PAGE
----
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War, migration, and change

A trigger for turmoil

One item the Pākehā visitors brought caused more upheaval than any other – the musket. At the start of the nineteenth century, these guns were the norm on European battlefields.

Enlarge image War dance with mixed Maori and European weapons

War dance with mixed Maori and European weapons, watercolour by Joseph Jenner Merrett, about 1845. Rex Nan Kivell Collection, National Library of Australia (Ref:nla.pic-an2948236)

Instant advantage

Muskets were unknown to Māori, who fought with weapons such as taiaha (fighting staffs) and mere (short bladed weapons).

The rangatira (chiefs) who came across muskets in their dealings with Pākehā realised the enormous advantage guns could give them over enemies with customary weapons. The musket's power lay not only in the damage it could inflict, but also in the fear it instilled.

Enlarge image Women, possibly captives taken in war, working in a potato garden

Women, possibly captives taken in war, working in a potato garden, lithograph by Louis Auguste de Sainson, 1839. National Library of New Zealand Te Puna Mātauranga o Aotearoa, Alexander Turnbull Library, Wellington (Ref:PUBL-0034-2-387)

A high price to pay

Muskets meant defeating enemies and gaining or successfully defending territories and resources. Rangatira were willing to pay a premium for these weapons. They traded large quantities of flax fibre and food supplies for muskets.

Ngā Puhi had the most guns at first and attacked tribes as far south as Cook Strait. They took increasing numbers of captives who were then kept as slaves to produce more goods to trade for more muskets.

Enlarge image Two warriors, pencil and watercolour by Edward Markham, about 1834

Two warriors, pencil and watercolour by Edward Markham, about 1834. National Library of New Zealand Te Puna Mātauranga o Aotearoa, Alexander Turnbull Library, Wellington (Ref: MS-1550-053)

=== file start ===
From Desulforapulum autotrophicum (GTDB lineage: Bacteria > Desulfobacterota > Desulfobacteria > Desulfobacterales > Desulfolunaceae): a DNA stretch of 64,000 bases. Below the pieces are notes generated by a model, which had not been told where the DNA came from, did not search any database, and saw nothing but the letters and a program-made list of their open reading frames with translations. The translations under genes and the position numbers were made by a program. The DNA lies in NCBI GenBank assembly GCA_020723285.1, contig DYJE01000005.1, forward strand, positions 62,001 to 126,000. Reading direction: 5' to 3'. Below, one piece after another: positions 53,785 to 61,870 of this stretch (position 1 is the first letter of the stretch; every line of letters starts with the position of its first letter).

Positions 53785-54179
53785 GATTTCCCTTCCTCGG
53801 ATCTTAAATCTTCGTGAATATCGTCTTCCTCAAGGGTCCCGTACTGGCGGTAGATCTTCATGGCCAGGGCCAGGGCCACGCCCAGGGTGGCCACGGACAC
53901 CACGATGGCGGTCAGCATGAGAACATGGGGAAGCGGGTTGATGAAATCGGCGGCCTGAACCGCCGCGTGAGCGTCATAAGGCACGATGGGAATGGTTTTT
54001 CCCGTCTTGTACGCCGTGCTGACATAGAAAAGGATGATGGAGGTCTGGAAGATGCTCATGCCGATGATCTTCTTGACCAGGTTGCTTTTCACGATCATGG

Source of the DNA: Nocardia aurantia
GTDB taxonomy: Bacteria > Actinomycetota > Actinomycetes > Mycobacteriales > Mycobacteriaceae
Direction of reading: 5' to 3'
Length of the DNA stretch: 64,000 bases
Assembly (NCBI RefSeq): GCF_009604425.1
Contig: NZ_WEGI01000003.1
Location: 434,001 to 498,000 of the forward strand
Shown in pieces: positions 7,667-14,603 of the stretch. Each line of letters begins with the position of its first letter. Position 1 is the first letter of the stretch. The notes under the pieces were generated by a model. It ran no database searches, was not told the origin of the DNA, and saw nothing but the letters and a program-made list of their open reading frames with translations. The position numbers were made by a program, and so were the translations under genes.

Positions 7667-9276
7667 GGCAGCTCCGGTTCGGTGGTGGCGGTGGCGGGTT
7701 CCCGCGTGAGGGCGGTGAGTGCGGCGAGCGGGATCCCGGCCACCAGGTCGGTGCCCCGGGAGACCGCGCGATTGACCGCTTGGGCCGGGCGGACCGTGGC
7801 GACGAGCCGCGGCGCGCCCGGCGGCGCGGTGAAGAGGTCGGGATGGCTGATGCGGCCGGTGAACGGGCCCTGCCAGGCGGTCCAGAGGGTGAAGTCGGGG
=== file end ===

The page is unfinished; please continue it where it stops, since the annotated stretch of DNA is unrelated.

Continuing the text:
Ongoing expenses

A musket wasn't a one-off purchase. Once you had one, you needed a reliable supply of ammunition – gunpowder, as well as lead for musketballs. Māori needed to form relationships with Pākehā who could supply ammunition and, if needed, repair guns.

Battles and bloodshed

As more tribal groups gained muskets, a time of bloody upheaval followed.

The arms race between tribes escalated until almost all had muskets, leading to uneasy truces between the various groups around 1830. By then, however, some tribes had been decimated and others driven from their lands. Tribal boundaries across the North Island had been changed for ever.

Enlarge image Te Rauparaha

Te Rauparaha, watercolour, pen and ink by R Hall, 1840s. National Library of New Zealand Te Puna Mātauranga o Aotearoa, Alexander Turnbull Library, Wellington (Ref: A-114-047)

A momentous move

One tribe to influence the redrawing of tribal boundaries was Ngāti Toa. The tribe had battled for years with neighbouring tribes for control over the rich resources of Kawhia Harbour. Te Rauparaha, a Ngāti Toa rangatira, led his people on a great migration – from Kawhia, south to the Kapiti region.

There, he knew, they'd find plentiful land and resources, and greater opportunity to buy muskets. And from this lower North Island base, his tribe would also come to dominate the upper South Island.

Nā te pū ka toa tētahi, ka taurekareka tētahi.
The musket determined who was warrior and who was slave.